“Everything comes from shit.” –Daniel Lanois
2014 was a long year.
In late May of 2014, I was about to complete the Preliminary Studies Program at the Santa Fe Jung Institute and a semester of study in contemporary psychodynamic work. Having completed 3000 hours of direct client contact the previous autumn, I had been studying for the NCMHCE for two months. (The NCMHCE is the exam that grants us independent licensure.) I was in year three of personal analysis, and year eight of ongoing therapy. I was doing the things needed to move me towards the goal of becoming a Jungian analyst, and I figured that I’d apply to the Interregional training program towards the end of the year. I had a plan, and it made perfect sense within the context of the professional choices I’d been making over the previous five years.
Except none of it was sitting right. I was rebellious and resentful in my trainings. I was angry about the meager pay I received as a contracting LMHC counselor. The big test was a gate, but through it I saw more ambivalence and stagnation, not the light of a new way of life.
I took the test burrowed in the back of an H&R Block, and as we can now, got my results as soon as I was done. I knew I’d managed my anxiety fairly well; I knew I’d gotten at least a handful of things wrong, but I felt pretty confident that I’d passed. So I was stunned to learn that I’d failed, as many have before me.
I was drained by the weeks of anxiety I’d endured leading up to the test. I stood outside the H&R Block, San Mateo traffic whizzing by, staring at my “FAIL” paper for some time. I didn’t fail things like this, I thought; I get good grades. I studied. I paid my dues. I was pretty unsettled by the whole thing, but understood that this kind of stuff happens to folks, smart folks even, and that I’d just have to pick myself up, dust myself off, and start all over (Peter Tosh). But there was a difference: by this point I’d reclaimed the role of artist.
After a year of seeing 20-25 patients a week at my first agency job, I’d begun to make art again. With goop and cardboard all over the place, I’d fallen in love again with randomness, with texture, with color. I made things I found meaningful I began volunteering with the Giant Puppet Parade, led by artist Sunny Birklund at OffCenter Arts here in Albquerque. I thought of my work within the context of my first study and careers in the arts. It was also self-care, a time of silence in the sunlight of my studio with forms of knowing that were uncommon in my work as a therapist. Over the two years prior to May 2014, I’d had a show (thank you Judy!), and had been dreaming of and drawing up bigger and bigger things. I felt right making things; I felt connected; I felt scared by the wide open space the “artist” role evoked in me, but excited too. The last time I’d been an artist first and a something-else second, I’d suffered a big failure that I’d only been able to resolve by quitting the role entirely.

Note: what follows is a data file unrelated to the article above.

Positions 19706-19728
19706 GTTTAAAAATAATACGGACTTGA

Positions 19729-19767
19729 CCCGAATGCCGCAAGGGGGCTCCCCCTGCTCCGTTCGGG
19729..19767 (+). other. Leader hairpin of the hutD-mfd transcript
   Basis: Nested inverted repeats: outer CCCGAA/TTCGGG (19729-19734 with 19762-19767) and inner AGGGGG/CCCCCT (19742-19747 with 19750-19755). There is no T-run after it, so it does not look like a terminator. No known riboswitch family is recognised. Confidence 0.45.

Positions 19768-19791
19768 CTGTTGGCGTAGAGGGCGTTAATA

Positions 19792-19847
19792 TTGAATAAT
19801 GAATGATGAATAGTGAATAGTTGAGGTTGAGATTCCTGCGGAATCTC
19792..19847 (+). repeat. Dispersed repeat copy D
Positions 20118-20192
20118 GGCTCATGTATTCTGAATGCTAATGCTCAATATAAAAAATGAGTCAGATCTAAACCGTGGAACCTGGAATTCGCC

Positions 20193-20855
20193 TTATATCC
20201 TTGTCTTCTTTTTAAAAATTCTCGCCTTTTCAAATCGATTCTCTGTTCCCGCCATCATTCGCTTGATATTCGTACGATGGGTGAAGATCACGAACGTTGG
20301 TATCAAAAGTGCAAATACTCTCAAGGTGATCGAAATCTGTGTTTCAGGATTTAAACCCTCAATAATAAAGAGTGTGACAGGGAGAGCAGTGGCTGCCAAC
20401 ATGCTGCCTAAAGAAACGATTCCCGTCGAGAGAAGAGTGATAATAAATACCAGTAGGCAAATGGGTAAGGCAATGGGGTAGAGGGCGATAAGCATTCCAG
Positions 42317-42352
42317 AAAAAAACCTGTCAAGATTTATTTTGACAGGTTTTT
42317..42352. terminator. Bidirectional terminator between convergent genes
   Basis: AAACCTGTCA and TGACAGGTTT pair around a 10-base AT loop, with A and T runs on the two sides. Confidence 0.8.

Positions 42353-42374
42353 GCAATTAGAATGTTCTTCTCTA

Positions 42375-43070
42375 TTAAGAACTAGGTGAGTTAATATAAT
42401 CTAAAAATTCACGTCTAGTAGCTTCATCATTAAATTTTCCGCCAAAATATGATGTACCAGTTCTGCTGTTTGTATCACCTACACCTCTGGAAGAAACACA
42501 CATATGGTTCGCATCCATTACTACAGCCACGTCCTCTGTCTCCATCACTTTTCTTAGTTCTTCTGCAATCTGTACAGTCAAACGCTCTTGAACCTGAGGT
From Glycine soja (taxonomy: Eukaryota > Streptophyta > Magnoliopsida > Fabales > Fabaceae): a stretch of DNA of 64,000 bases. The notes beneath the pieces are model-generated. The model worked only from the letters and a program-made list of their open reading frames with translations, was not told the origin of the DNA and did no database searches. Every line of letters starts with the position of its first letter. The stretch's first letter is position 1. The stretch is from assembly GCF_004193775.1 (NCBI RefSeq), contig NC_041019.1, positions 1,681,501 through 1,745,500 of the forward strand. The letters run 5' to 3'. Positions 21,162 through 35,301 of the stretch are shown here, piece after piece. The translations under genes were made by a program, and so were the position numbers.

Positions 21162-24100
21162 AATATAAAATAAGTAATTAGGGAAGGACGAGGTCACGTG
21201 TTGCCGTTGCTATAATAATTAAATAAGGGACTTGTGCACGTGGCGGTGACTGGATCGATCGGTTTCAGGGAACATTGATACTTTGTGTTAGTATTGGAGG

I resumed studying for the NCMHCE in September. It continued not to go well: I failed at least half of the simulations I attempted, and I did 4-5 a day. I had a harder time managing my anxiety. I began to understand that without some serious changes, I was likely to fail the test again at my next sitting, which was scheduled for early November.
Truthfully, that was the darkest moment. That was the moment in which the big, obvious failure of the May test bore fruit. That was the moment in which I could at last tolerate the fear that drove my rebellion and resentment long enough to see it, and begin to dig beneath it, down to where my grief lay, and where love took care of it. I realized that I couldn’t return to the therapist’s chair, to therapy in general, the way I’d done it. Really, with my failure at the first NCMHCE an old way of being had died, and I was now ready to mourn my loss, let it go, and let it open me up. I was now ready to live a little more vulnerably, a little more firmly. My faith had grown. It had taken more than twenty years, but I was ready to be an artist, at last. I was ready to be myself again.
So I quit.
It took weeks, of course, to end my agency work well. But by mid-October, I was studying 4-6 hours a day. I learned more about the vision of the writers of the DSM than I had in the five previous years. It was hard work, finding the light in that tortuous labyrinth, but it paid off: I emerged from my flurry of flash cards and simulations with a “PASS” on my paper in mid November. I am now an LPCC psychotherapist.
How does my soul work live with the work of being a modern American adult? None of the ladders I’ve climbed, MA and NCMHCE included, have in themselves answered that question. Art and healing both rest on faith, ultimately. And here’s mine: I trust my soul to tell me, day by day, from here on out.
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The work in this show comes from things begun two years ago, when I began experimenting with paperclay made from reclaimed cardboard. Most of the objects in the show are made of the stuff. Over the past few months I’ve cut up things I made months earlier and evolved the pieces into new relationships. The wounds are still visible, as are the means of their healing. I am working on letting the process have its own voice, its own aesthetic. Tones I once saw as just the byblows of making things I’m now making space for, or even singing with.
This work shares my love of rhythm–of cycles, vibrations, and the complex systems that arise when simple impulses interact within a medium. With this work I’m exploring texture, gestures conscious and unconscious, and the ancient roots of decorative patterns.
recent work by Andrew Fearnside
Wild Heart Gallery
3960 San Felipe Road, Santa Fe, NM 87507
Opening Friday, 2/6/15, 6-9pm
On display 2/6-3/15/15.
Call/text for more information: 505 459 9642